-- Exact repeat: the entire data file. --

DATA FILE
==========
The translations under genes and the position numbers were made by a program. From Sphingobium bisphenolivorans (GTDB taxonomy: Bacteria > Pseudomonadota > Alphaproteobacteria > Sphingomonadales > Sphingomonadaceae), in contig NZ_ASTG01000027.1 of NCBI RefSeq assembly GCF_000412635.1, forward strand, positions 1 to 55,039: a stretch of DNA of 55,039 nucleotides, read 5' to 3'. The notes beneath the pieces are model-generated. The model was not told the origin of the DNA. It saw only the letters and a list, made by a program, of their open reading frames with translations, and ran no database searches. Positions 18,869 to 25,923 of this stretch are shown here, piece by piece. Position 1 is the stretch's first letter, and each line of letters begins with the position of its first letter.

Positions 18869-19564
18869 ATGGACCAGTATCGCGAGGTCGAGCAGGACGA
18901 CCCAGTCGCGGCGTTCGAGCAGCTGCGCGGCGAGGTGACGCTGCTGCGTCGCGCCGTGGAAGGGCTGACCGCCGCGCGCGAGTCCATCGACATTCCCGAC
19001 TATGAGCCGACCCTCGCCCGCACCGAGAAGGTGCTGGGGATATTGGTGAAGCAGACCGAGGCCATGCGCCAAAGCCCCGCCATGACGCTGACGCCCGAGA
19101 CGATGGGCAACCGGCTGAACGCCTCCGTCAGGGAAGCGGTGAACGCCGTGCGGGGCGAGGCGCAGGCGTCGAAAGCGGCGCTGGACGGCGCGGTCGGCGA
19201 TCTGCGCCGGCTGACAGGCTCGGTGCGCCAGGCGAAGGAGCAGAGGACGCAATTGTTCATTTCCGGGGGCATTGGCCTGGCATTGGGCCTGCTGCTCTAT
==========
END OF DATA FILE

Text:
The translations under genes and the position numbers were made by a program. From Sphingobium bisphenolivorans (GTDB taxonomy: Bacteria > Pseudomonadota > Alphaproteobacteria > Sphingomonadales > Sphingomonadaceae), in contig NZ_ASTG01000027.1 of NCBI RefSeq assembly GCF_000412635.1, forward strand, positions 1 to 55,039: a stretch of DNA of 55,039 nucleotides, read 5' to 3'. The notes beneath the pieces are model-generated. The model was not told the origin of the DNA. It saw only the letters and a list, made by a program, of their open reading frames with translations, and ran no database searches. Positions 18,869 to 25,923 of this stretch are shown here, piece by piece. Position 1 is the stretch's first letter, and each line of letters begins with the position of its first letter.

Positions 18869-19564
18869 ATGGACCAGTATCGCGAGGTCGAGCAGGACGA
18901 CCCAGTCGCGGCGTTCGAGCAGCTGCGCGGCGAGGTGACGCTGCTGCGTCGCGCCGTGGAAGGGCTGACCGCCGCGCGCGAGTCCATCGACATTCCCGAC
19001 TATGAGCCGACCCTCGCCCGCACCGAGAAGGTGCTGGGGATATTGGTGAAGCAGACCGAGGCCATGCGCCAAAGCCCCGCCATGACGCTGACGCCCGAGA
19101 CGATGGGCAACCGGCTGAACGCCTCCGTCAGGGAAGCGGTGAACGCCGTGCGGGGCGAGGCGCAGGCGTCGAAAGCGGCGCTGGACGGCGCGGTCGGCGA
19201 TCTGCGCCGGCTGACAGGCTCGGTGCGCCAGGCGAAGGAGCAGAGGACGCAATTGTTCATTTCCGGGGGCATTGGCCTGGCATTGGGCCTGCTGCTCTAT